Community Health Workers (CHWs) from Mercy Health Muskegon’s Health Project traveled to Lansing on April 10 to participate in Michigan Community Health Worker Alliance’s Legislative Day. CHWs from across Michigan met with their local legislators to share stories of challenges, impact and success in improving the health and social well-being of patients.

Carla Hines, Dawn Rymal, Edith Evans and Tressa Crosby, certified CHWs, met with Rep. Terry Sabo, and staff from Sen. Jon Bumstead’s office, as well as Rep. Greg Van Woerkom’s office. The Health Project deploys 28 CHWs to serve patients in the Lakeshore region.

CHWs are trusted members of the community who help facilitate connection to the health care system, educate patients on managing chronic health conditions, enrollment into entitlement programs, and to address the social influencers of health.

CHWs and CHW employers are seeking sustainable funding mechanisms to maintain and expand the availability of CHW services.

upcoming events

Aug 1, 2019

Muskegon Health Disparities Presents: Unnatural Causes

The Muskegon Health Disparities Coalition is hosting a FREE movie screening of the documentary “Unnatural Causes: Episode 1: In Sickness and In Wealth” on Thursday, August 1, …

Aug 9, 2019

Free Health Screenings Available at Shelby Middle School

The Health Bound Coalition and the Health Project Identify Needs in Oceana.
According to the 2016 Community Health Needs Assessment (CHNA) report for Muskegon, Oceana and Newaygo …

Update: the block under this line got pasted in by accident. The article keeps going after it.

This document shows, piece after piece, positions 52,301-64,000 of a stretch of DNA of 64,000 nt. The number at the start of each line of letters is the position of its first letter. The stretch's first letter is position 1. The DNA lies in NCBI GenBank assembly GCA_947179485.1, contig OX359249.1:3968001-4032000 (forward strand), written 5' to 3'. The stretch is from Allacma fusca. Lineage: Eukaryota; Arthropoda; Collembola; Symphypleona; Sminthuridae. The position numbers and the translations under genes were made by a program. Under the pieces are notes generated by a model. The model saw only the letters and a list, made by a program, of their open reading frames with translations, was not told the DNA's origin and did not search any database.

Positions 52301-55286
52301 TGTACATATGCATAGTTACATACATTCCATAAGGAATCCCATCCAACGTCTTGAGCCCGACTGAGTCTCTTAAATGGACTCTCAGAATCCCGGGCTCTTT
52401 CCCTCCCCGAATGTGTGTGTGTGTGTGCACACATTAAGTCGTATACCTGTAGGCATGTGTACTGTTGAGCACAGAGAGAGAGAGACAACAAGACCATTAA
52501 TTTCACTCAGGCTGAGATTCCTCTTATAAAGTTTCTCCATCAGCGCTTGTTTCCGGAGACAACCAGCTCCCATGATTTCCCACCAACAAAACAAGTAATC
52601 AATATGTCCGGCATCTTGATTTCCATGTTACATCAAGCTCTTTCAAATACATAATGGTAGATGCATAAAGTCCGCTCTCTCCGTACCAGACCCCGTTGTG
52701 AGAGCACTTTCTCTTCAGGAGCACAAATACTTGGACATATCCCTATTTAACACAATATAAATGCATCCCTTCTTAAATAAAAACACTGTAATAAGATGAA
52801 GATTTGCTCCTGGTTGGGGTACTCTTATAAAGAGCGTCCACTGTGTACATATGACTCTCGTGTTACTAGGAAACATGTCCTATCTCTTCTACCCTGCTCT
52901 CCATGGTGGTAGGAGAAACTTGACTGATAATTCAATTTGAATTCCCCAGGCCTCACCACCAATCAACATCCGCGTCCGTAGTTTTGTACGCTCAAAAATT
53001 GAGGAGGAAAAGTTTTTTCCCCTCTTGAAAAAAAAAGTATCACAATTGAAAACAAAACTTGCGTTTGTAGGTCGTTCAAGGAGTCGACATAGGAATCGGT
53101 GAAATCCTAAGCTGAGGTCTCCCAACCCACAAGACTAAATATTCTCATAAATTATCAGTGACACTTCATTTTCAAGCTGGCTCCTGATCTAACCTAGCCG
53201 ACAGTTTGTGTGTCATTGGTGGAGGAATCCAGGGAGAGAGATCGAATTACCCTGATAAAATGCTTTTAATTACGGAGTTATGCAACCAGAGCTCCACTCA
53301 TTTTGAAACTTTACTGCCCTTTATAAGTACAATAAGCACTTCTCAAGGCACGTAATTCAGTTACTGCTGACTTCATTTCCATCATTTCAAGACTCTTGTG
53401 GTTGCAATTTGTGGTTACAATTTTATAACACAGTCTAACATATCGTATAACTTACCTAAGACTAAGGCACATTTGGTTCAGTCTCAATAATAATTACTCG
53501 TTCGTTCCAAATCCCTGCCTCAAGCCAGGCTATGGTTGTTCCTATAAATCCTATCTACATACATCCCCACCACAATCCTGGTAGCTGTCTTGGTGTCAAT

Aug 21, 2019

Free Health Screenings in Oceana County

The Health Bound Coalition and the Health Project Identify Needs in Oceana.
According to the 2016 Community Health Needs Assessment (CHNA) report for Muskegon, Oceana and Newaygo …

our services

The Health Project provides a number of direct services to eligible members of the community. These services include the following programs:

Service Highlight

Pharmaceutical Access Program: Navigating Resources to Best Assist the Client

“Pharmaceutical Access” is much broader than just funding the cost of prescriptions. It encompasses reviewing a person’s insurance coverage, income and resources, as well as medication needs. We then assist them with navigating insurance enrollment and coverage issues. It also includes exploring opportunities to utilize pharmaceutical company resources, such as copay saving cards and patient assistance programs. The Pharmaceutical Access Program staff look for savings and resources in all areas and help each client navigate those resources as needed.

what’s happening

KnowSmoke Educates Community on the Vaping Epidemic

KnowSmoke Coalition members and Tobacco Cessation Specialist, Cyndi Powers, presented to over 100 Muskegon Rotary Club members on Thursday, July 11th. Cyndi presented on the vaping epidemic …

Meet the Health Project Board Chair, Rem Sprague

Q. What is your role at Mercy Health? How does that position you to be influential in your work at the Health Project?

A. I am the …

Highlighting Members of STATS: Straight Talk About Tough Stuff

Jennifer LaChapelle, STATS Coordinator at the Health Project.
Q. How long have you been involved with STATS?

A. I have been the STATS Coordinator for one year …

Shout! Out

Muskegon ALI Logo

Muskegon ALI Completes 2019 Decoy Operations

The Muskegon Alcohol Liability Initiative (Muskegon ALI) and participating agencies would like to recognize the alcohol retailers who have passed the 2019 Muskegon ALI Alcohol Compliance Checks. As a group of law enforcement officers and concerned citizens, our mission is to reduce underage drinking and alcohol-related injuries in Muskegon County.